2009-ASCB-Press-Book - page 6

T h e A m e r i c a n s o c i e t y f o r C e l l B i o l o g y
News from
The American Society
for Cell Biology
49th Annual Meeting
San Diego, CA
December 5–9, 2009
One-way neurons no more
10:00 am, U.S. Pacific Time
Sunday, December 6, 2009
Michelle C. Stone
Pennsylvania State University
114 Life Sciences
University Park, PA 16802
(814) 867-1396
Melissa M. Rolls
Pennsylvania State University
University Park, PA 16802
(814) 867-1395
Authors present
Sunday, December 6, 2009
10:15–10:35 am
Minisymposium 3: Cell Polarity
Program 19
Room 28A–E
Reversal of Neuronal Polarity
after Axon Removal: Converting
a Dendrite into a Regenerating
Axon by Rebuilding the Micro-
tubule Cytoskeleton
M.C. Stone, M.M. Nguyen,
J. Tao, M.M. Rolls
Biochemistry and Molecular
Biology, The Pennsylvania
State University, University
Park, PA
After an axon injury, a fruit fly
neuron can regenerate by reversing
the polarity of a dendrite so that it
can be transformed into an axon
n injured neuron, severed from its
long, narrow, signal-sending axon,
can reprogram one of its signal-
receiving dendrites as a first step toward
regeneration. These findings in fruit flies
by researchers at Pennsylvania State
University reveal a remarkable ability of
normally stable neurons to rebuild them-
selves in the face of injury.
Michelle Stone, Melissa Rolls, and
colleagues at Penn State report that
dendrites, the bushy, signal-receiving
extensions in the neuron, reshuffle their
cytoskeleton after axonal injury until
one dendrite switches its polarity and
grows into a permanent replacement for
the missing axon. Axon regeneration is
crucial for recovery after trauma to the
nervous system. Insights into how sev-
ered axons in
Drosophila melanogaster
about regeneration could offer new clues
for treating traumatic nerve damage or
neurodegenerative disease in people.
Once formed, neurons are normally
relatively staid. It’s in the nature of their
job to make dendrites plus a single axon
and then to maintain them throughout
life. For this long-term organization, neu-
rons need a stable cytoskeleton, explains
Stone. The basic units of the cytoskeleton
To perform in vivo axon severing, whole Drosophila larvae are mounted
on slides. The larvae express fluorescent-tagged markers in two to three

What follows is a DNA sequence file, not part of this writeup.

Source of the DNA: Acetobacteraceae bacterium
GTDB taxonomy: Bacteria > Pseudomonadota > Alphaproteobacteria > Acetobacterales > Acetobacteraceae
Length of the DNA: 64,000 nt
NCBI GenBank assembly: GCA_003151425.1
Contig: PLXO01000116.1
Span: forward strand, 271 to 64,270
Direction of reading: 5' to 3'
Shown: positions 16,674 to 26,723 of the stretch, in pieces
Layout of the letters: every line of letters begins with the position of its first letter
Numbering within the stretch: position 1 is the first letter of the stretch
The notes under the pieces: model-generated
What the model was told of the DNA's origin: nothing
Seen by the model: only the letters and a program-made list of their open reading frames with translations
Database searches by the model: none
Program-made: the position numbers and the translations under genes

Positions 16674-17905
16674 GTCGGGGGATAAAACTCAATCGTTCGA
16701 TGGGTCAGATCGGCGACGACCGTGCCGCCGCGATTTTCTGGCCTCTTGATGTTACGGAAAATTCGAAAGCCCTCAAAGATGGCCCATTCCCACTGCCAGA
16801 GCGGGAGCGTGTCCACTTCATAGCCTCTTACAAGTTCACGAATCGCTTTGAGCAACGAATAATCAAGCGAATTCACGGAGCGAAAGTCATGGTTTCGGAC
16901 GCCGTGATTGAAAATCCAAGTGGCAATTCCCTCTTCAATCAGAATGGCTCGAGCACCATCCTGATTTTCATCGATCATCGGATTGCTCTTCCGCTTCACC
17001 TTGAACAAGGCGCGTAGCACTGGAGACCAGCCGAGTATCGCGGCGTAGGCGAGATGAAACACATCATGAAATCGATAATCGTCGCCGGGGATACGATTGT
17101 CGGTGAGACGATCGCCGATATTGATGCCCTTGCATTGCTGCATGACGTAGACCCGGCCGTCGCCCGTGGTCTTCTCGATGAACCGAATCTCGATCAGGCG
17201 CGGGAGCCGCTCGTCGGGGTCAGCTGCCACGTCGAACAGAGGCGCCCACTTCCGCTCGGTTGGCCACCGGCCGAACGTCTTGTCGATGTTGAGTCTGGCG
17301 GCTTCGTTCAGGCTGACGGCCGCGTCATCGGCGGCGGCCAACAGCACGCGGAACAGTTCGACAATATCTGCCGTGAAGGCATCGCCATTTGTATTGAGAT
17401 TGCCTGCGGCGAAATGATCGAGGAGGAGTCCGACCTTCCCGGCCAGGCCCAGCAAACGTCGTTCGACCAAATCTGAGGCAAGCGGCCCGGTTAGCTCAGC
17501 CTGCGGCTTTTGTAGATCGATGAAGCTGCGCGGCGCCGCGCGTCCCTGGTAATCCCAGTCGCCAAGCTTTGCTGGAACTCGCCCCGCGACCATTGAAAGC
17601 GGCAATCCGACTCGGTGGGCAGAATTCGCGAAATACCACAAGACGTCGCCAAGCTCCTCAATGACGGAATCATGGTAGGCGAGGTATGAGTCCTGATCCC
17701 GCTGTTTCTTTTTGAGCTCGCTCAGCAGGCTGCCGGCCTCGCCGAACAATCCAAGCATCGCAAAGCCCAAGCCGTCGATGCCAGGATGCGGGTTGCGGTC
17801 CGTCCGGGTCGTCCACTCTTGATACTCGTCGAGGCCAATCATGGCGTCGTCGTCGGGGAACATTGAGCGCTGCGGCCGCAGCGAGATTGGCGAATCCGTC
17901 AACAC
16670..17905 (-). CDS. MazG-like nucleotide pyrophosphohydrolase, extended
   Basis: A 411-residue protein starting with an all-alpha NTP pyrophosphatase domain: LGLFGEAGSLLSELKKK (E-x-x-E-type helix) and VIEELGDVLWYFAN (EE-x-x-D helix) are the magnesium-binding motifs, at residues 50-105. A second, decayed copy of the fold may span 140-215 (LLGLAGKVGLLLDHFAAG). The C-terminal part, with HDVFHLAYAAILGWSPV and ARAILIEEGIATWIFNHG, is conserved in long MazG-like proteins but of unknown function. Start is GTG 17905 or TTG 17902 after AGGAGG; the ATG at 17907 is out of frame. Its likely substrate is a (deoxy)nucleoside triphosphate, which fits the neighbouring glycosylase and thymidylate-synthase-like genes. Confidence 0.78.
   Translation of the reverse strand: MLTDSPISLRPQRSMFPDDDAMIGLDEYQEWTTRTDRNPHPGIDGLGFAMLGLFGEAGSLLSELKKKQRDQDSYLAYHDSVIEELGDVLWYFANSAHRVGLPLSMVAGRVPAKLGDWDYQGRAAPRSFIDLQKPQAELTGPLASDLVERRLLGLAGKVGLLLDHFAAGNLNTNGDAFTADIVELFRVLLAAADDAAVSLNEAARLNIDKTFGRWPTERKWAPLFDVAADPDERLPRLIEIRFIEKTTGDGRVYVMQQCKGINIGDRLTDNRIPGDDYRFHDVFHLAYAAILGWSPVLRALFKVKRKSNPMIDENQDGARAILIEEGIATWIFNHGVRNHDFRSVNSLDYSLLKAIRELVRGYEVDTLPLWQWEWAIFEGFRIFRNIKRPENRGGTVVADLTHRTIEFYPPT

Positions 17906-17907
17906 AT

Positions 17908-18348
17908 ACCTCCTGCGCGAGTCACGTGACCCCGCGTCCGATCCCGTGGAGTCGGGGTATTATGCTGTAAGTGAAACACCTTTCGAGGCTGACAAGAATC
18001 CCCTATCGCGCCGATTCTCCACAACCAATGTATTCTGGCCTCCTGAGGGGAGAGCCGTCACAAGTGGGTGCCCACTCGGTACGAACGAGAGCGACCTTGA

neurons per hemi-segment (cell bodies, dendrites, and axons indicated
with arrows). An aimed, pulsed UV laser cuts through one of the axons.
The animals can then be removed to recover in their normal food, and
mounted for imaging again at later time points.
are microtubules, polymerized proteins
that stack up into a strong, stable, and
highly polarized cellular backbone that
also acts as an internal trackway for long-
range intracellular transport. The polarity
of the microtubules in axons and dendrites
is different, in keeping with the different
roles of these cellular structures.
That’s why it was so surprising, says
Stone, to see how powerfully dendritic
microtubules reacted when researchers
used a laser to cut off the entire axon of a
neuron. The supposedly stable
microtubules burst into action, essentially
deconstructing and rebuilding the entire
dendritic microtubule cytoskeleton. Grow-
ing microtubules dramatically increased
in number and their polarity became fluid.
This dynamic microtubule response, the
researchers report, was specific to axon,
not dendrite, injury.
It took two to three days after the
injury for one dendrite to take on its new
axonal microtubule polarity (i.e., with the
plus end out) and finally begin forming
an axon. Microtubule dynamics settled
down in the remaining dendrites, assum-
ing the normal minus-end-out polarity at
this point, so that the overall layout of the
cell resembled that before injury—a single
axon and several dendrites with opposite
microtubule orientation.
Stone and colleagues believe that
exploring microtubule control is critical
to understanding how axons regener-
ate from dendrites. By
manipulating levels of
intracellular proteins, the
researchers discovered
that they could speed
up the dendrite-to-axon
transformation by slow-
ing down microtubule
dynamics. This antago-
nism could be important
to allow the neuron to
repolarize its microtubules
correctly before growing
the new axon, they sug-
gest. Finding the exact
mechanisms that control
dendrite regeneration is
the work ahead.
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